suggest that the epitaph for this entire era should
be: "The fish rots from the head down."
latest round of corporate scandals -- Hollinger,
the growing mutual fund mess and the foreign exchange
dealers who ripped off their own companies --
provide an elegant summary of the pattern.
International, a media company owned by Lord Conrad
Black, reported a relatively measly total profit
of $23 million from 1998 to 2002.
the same period, the company paid Black and his
close associates more than $200 million in salary,
management fees and non-compete payments, according
to published reports.
company also featured the usual insider dealing
-- including a $2.5 million investment in Hollinger
board member Richard Perle's company, Trireme.
That would be the same Perle who is still on the
Pentagon's Defense Advisory Board, despite having
had to resign as chairman earlier because of other
business conflicts of interest.
far, every business scandal starting with Enron
has displayed the same features: investors ripped
off, pension-holders ripped off, employees often
left with nothing, and execs walking away with
have become entities set up to avoid taxation.
It's really quite extraordinary.
the corporate income tax is 35 percent, but no
self-respecting corporation would actually pay
that. Many of the country's most profitable corporations
are so good at tax games that the government owes
happens sooner or later when there is rot at the
top -- what economists call "control fraud" --
is that the little fish get into the act, too.
Hey, why shouldn't some of the peons play the
same game at their own level? And that's when
you get things like the foreign exchange traders
and even some of the mutual fund rip-off artists.
The rot does spread downward.
being of the liberal persuasion, I believe that
the way to stop corporate rip-offs and harm caused
to the public by greed is through government regulation
and suing the bastards.
let's suppose for a moment here that we try The
Wall Street Journal's preferred methods for
fixing all this: transparency, accountability
let us apply these methods to the Bush administration,
which proudly bills itself as the CEO administration.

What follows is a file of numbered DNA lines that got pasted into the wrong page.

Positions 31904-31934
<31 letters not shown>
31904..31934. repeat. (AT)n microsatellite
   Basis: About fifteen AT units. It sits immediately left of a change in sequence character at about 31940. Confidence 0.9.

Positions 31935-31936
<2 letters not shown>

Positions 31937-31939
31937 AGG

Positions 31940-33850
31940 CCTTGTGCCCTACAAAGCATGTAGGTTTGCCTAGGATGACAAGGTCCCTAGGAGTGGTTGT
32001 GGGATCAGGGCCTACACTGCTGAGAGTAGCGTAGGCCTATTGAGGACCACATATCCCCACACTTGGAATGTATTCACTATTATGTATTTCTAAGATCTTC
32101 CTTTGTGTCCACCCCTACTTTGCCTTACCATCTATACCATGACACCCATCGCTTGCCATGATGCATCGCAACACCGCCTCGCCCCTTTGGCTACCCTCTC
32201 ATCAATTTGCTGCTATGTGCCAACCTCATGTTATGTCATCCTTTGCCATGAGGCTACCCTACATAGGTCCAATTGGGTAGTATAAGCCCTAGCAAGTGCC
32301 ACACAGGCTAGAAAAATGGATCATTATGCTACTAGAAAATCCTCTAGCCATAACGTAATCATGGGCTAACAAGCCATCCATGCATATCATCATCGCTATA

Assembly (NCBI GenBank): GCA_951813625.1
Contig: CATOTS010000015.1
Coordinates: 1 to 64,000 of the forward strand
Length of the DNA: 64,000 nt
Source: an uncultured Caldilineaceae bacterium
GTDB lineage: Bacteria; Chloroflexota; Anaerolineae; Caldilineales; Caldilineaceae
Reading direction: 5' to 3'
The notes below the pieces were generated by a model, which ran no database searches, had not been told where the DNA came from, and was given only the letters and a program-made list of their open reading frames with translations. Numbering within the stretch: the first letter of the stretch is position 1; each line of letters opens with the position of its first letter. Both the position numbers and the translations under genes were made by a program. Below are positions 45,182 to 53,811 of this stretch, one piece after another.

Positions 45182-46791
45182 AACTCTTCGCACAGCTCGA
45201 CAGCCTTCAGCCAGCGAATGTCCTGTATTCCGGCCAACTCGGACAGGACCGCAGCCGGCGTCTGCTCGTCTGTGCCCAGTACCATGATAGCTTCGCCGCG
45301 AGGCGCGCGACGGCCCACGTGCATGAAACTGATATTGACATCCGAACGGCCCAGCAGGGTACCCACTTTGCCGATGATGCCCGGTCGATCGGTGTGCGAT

It is certainly an administration of CEOs.
We started with Dick Cheney's secret energy task
force. Then George W. Bush decided that neither
his father's presidential papers nor Ronald Reagan's
could be made public. Then we got the USA Patriot
Act. We couldn't find out who had been "detained"
when, where, why or for how long, with no lawyers
and no family notification. And of course secret
phone taps, wiretaps, sweeps, etc., all on "suspicion."
What does it take to get fired by this administration?
Outing a CIA agent for petty political revenge?
Completely contravening administration policy
with jackass statements about Islam while you're
the head of a sensitive Pentagon department on
you can get fired for standing up for the
environment -- or at least not lying down quickly
enough for those who are busy trashing it. RIP,
Christine Todd Whitman. And for standing up and
saying something populist, like the Internal Revenue
Service should quit going after working poor people
and try nailing a few rich tax cheats, as former
Treasury Secretary Paul O'Neill did.
Have you ever heard this administration admit
it has made a mistake? It won't even take responsibility
for dumb stuff like the "Mission Accomplished"
sign, much less admit it had no idea what it was
doing in Iraq after Saddam Hussein fell. Even
now, administration folks keep trying to wiggle
out of their own … well, I don't know whether
it was lies or misinformation.
was no nuclear weapons program, there were no
weapons of mass destruction, and there were no
ties between Saddam and Osama bin Laden. But there
they come again, with some leaked list of questionable
intelligence trying to prove what isn't true.
country boasts a multitude of people who are real
heroes. The extraordinary book Mountains Beyond
Mountains about Dr. Paul Farmer should not
at the top of the corporate and economic worlds,
ethical standards seem to be rotting out -- greed,
self-righteousness, fatal certitude. And, of course,
beware of those with no humor.
Posted: November 28, 2003